Most importantly, because this was an observational study - rather than a trial with women being asked to consume different amounts of diet drink – it can only find associations between different factors. It can’t determine whether the drinks were directly responsible for the higher risks of stroke, heart disease and death among women consuming more.  
 
It’s possible that people who already have a higher risk of stroke and heart disease drink more diet drinks, perhaps as part of an effort to manage their weight. The study authors also said that undiagnosed diabetes in some participants could have influenced the findings.  

The BHF view 

All artificial sweeteners undergo a safety assessment by the European Food Safety Authority (EFSA) before they can be used in food and drinks. This means that the sweeteners approved for use in the UK, such as aspartame, saccharin and stevia, have been found to be safe for human consumption. 
 
There have been suggestions that artificial sweeteners may have a stimulating effect on appetite, and may have effects on the metabolism resulting in weight gain and obesity, but the evidence around this is inconsistent, and in some cases based on mice rather than humans. More research is needed to understand these potential effects.  
 
Tracy Parker, Senior Dietitian at the British Heart Foundation, said: 
 
“We’re all too familiar with the fact that sugary drinks are not only bad for our teeth, but the excess calories can make us put on weight, increasing our risk of suffering a heart attack or stroke.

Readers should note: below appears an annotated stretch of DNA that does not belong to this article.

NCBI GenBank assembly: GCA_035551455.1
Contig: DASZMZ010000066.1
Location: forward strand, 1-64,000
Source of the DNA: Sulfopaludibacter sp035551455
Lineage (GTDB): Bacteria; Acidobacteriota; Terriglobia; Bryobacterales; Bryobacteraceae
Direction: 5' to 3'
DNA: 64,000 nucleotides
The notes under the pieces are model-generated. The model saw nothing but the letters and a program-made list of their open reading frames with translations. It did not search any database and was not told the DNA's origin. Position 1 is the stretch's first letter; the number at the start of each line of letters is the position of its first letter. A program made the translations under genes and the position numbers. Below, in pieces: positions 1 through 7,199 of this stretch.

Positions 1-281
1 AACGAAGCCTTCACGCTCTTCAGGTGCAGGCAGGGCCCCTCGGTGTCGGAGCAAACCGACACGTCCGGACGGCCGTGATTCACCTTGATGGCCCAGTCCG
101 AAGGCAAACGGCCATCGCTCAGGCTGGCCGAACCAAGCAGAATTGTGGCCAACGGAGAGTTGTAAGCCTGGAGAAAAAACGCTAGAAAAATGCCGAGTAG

To definitively understand the link between diet beverages and disease risk, more research is needed.

Tracy Parker
 
“Although this study rightly suggests that diet drinks don’t do us any good, it’s observational. This means we don’t know why these drinks might be linked to an increased risk of heart and circulatory disease. To definitively understand the link between diet beverages and disease risk, more research is needed.  
 
"But that doesn’t mean you’re off the hook! Put your sugary drink down and swap it for a water. Your body will thank you for it.” 

How the research was reported 

The Sun warned, “Diet drinks are NOT harmless”, which didn’t reflect the fact that the scientists only observed an association, not a direct causal link. While the results of the study do raise concerns about the potential impact of diet drinks on our health, an observational study like this isn’t able to prove that diet drinks were the cause of any strokes or heart disease.  
 
The Daily Mail implied that the study had taken regular measurements of women’s drink intake over the course of the study - “A major study of 80,000 women over 50 tracked their drinking over 12 years”- whereas women were only asked about their diet drink intake once – it was their health that was followed up for 12 years on average. This one-off measurement is a limitation of the study, meaning it wasn’t able to track whether changes in participants’ consumption lead to any changes in their health outcomes.